Mixed Nuts

Who made the first American screen comedy ridiculing Adolf Hitler? If you guessed Charlie Chaplin in “The Great Dictator,” you’d be wrong.

The correct answer is the Three Stooges — with “You Nazty Spy,” released in January 1940, nine months before Chaplin’s masterpiece.

That’s just one of the many pop culture nuggets to be found in “Mixed Nuts,” Lawrence J. Epstein’s short history of comedy teams, from Laurel and Hardy to Cheech and Chong. The book will be published in early October.

Like any accounting of comedy in America, Epstein’s study is unavoidably weighted toward Jewish comics, from the Marx Brothers, George Burns, Bud Abbot, Sid Caesar and Jerry Lewis right up to the other Jerry (Seinfeld). But Epstein has not written a history of Jewish comedy.

Rather, “Mixed Nuts” traces the history of comedy teams from the minstrel days in pre-vaudeville 19th-century America up to present-day stage, screen and television personalities. That’s a lot of ground to cover, too much for a short book like this. Readers are left with mini-bio sketches of the comics, delightful snippets from the best routines and generous helpings of Epstein’s reflections on what it all means.

Over the last couple of decades, the stand-up comedian (and sitcom star) has supplanted the comedy team, but once upon a time, two was better than one, and sometimes (as with the Marx Brothers) three was better than two.

Epstein’s über-role models are George Burns and Gracie Allen, who pioneered so much of the comedy to follow. Before he met Allen, Burns had been the quintessential vaudevillian, a low-level song-and-dance man from a dying era. After teaming up with Allen, the two not only revolutionized radio entertainment but set the standard for breezy banter, unconsciously imitated to this day on every TV sit-com.

Epstein’s chapters on Stan Laurel and Oliver Hardy, Bud Abbott and Lou Costello, the Marx Brothers and lesser-known performers like Bert Wheeler and Robert Woolsey and John Olsen and Harold Johnson shed little light on what made these teams work (or not work). The better-known pairings have been analyzed and lionized for years and far more exhaustive biographies are available. Why go for the truncated version?

Moreover, Epstein’s analysis seems overblown. The story of comedy teams, he writes, “is a portrait of American’s emotional life… teams flourished when we most needed a communal spirit and when we most forcefully embraced the virtues of self-sacrifice.”

More likely, the teams flourished because they were funny.

Epstein notes that after the decline of stand-up duos like Dan Rowan and Dick Martin, John Burns and Avery Schreiber, et. al, the generic comedy team died out. Yet he goes on to describe the “Saturday Night Live” cast, Monty Python’s Flying Circus, even Frazier Crane and his brother Niles, as latter-day exemplars of the comedy team. Not much of a die-out.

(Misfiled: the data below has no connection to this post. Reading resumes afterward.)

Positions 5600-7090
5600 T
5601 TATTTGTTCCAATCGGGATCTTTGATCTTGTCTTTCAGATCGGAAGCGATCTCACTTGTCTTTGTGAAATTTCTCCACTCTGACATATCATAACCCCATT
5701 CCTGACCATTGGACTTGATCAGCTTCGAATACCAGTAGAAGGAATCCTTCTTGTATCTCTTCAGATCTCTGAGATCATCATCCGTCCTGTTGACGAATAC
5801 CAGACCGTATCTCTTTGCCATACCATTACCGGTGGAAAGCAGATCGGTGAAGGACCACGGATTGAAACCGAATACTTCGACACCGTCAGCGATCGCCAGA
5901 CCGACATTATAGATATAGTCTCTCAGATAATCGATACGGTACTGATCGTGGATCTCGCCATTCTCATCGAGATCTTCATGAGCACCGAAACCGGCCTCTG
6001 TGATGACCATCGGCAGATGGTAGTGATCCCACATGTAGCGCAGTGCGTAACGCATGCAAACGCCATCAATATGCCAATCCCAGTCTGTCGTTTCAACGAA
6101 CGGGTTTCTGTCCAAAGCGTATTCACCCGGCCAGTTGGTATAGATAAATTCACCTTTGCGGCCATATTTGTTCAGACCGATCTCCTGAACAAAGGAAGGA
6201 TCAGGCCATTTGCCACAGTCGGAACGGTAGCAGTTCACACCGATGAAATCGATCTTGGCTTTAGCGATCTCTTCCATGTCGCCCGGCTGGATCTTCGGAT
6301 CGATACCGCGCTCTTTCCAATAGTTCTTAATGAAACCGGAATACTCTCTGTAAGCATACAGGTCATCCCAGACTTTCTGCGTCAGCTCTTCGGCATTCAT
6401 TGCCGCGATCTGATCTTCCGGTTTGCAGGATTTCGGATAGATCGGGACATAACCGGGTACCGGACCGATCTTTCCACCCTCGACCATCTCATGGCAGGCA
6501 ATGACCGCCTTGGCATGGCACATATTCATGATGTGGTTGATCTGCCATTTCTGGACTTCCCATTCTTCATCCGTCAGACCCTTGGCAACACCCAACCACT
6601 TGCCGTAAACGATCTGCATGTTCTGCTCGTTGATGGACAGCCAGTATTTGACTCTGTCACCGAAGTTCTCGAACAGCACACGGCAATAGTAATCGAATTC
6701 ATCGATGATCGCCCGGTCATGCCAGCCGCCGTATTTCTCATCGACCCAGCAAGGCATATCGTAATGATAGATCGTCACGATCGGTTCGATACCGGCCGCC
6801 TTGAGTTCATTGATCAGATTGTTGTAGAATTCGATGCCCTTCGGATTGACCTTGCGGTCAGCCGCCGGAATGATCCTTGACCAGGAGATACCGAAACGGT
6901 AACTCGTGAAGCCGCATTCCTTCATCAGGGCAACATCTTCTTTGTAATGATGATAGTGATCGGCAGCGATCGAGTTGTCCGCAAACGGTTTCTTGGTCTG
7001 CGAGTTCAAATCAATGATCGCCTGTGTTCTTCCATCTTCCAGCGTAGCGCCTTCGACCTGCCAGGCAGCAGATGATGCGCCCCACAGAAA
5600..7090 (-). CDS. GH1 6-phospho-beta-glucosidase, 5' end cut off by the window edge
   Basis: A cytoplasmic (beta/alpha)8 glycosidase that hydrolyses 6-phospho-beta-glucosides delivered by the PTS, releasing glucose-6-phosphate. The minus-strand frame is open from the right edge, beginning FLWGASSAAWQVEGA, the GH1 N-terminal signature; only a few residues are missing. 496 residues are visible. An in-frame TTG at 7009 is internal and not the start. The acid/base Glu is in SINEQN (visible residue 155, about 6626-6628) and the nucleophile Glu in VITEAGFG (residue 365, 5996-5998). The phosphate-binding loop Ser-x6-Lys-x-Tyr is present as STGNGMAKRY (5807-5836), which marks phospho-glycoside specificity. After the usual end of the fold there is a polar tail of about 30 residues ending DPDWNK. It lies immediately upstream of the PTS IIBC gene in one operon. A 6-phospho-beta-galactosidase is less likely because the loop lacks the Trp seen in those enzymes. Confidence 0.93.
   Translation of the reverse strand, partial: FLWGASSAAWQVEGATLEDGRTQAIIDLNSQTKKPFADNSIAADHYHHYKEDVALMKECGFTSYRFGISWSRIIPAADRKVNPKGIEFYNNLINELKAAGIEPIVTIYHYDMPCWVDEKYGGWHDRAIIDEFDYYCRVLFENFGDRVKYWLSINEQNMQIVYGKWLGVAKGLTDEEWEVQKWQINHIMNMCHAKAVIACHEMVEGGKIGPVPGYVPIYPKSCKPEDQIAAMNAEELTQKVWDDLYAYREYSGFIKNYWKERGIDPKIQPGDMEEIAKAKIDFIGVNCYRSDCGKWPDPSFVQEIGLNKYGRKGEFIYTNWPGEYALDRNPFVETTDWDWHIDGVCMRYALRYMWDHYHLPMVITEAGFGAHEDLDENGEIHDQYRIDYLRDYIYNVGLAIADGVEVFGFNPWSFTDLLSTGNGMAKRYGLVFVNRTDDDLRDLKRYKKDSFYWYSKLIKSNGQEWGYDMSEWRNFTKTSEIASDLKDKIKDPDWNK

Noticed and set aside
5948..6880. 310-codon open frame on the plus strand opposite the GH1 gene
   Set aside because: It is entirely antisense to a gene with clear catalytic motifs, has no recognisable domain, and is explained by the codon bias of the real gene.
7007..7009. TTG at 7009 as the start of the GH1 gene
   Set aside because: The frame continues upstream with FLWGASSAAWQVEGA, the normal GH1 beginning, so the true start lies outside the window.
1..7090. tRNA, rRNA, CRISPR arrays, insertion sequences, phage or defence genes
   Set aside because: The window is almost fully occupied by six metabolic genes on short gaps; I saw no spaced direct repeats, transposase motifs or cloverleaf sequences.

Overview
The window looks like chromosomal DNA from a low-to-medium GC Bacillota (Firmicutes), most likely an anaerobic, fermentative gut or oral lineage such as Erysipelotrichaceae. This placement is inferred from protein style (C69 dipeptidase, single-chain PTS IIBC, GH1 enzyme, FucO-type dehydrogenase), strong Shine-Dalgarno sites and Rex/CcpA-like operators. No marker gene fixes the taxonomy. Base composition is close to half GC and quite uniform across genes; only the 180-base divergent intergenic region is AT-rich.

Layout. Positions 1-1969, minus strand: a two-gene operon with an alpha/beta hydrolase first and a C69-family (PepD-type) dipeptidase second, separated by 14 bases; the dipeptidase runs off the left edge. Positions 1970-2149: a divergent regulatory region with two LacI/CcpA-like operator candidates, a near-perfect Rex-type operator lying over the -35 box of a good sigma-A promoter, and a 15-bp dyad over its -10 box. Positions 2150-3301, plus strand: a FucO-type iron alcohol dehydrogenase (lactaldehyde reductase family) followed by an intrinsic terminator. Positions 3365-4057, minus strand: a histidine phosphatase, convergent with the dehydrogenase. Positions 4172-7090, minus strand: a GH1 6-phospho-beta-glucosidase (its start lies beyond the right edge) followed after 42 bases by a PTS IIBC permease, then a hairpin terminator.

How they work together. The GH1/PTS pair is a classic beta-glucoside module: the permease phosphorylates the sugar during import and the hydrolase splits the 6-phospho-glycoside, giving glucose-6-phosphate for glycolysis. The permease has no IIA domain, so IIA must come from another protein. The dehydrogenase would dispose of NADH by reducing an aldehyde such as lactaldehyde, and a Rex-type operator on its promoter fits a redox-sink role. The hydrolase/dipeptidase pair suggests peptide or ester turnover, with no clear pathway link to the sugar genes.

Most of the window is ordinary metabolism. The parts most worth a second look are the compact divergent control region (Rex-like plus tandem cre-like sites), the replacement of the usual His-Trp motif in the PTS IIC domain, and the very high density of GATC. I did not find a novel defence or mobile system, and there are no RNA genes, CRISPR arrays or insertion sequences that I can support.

Still, in many respects, Epstein’s book is a fun read simply because it revisits so many laughs from the past. Included are the entire script from one version of Abbot and Costello’s classic “Who’s On First” routine, as well as transcribed bits by Sid Caesar, the Marx Brothers and of course Burns and Allen. It’s all great stuff.

One chapter rises above the others: Epstein’s look at the Three Stooges. Though their violence-prone high-jinx had limited appeal, the Stooges have remained perennial favorites, their stature only growing over the years. Though it was commonly known that Moe, Curly and Larry (and all subsequent replacements) were Jews, Epstein shows just how crucial a role their Jewish backgrounds was to their comedy.

In a time when many Jewish comedians sought to cleanse their personas of overt Jewishness, the Stooges defiantly chose otherwise. They liberally threw Yiddishisms into their shtick (in the aforementioned “You Nazty Spy!,” Curly lets loose with the insult “Huck mir nisht a chynick, and I don’t mean efsher!” which means “Don’t bother me, and I don’t mean maybe!”) They went on to make two more savagely anti-Hitler short films, both replete with inside jokes for Jews.

Epstein may be overreaching with much of his premise. All along, classic comedy teams worked alongside solo giants like Charlie Chaplin, Buster Keaton and W.C. Fields. After the alleged demise, we still see teams today like the Wayans Brothers (whether they’re funny is another matter). Regarding American comedy, the band Talking Heads had it right: “Same as it ever was.”

Yet there’s no way to overstate how essential comedians have been America’s collective mental health over time. Epstein’s book serves as a useful and often hilarious reminder.

“Mixed Nuts: America’s Love Affair with Comedy Teams from Burns and Allen to Belushi and Aykroyd” by Lawrence J. Epstein. (304 pages, PublicAffairs, $26.)

Dan Pine

Dan Pine is a contributing editor at J. He was a longtime staff writer at J. and retired as news editor in 2020.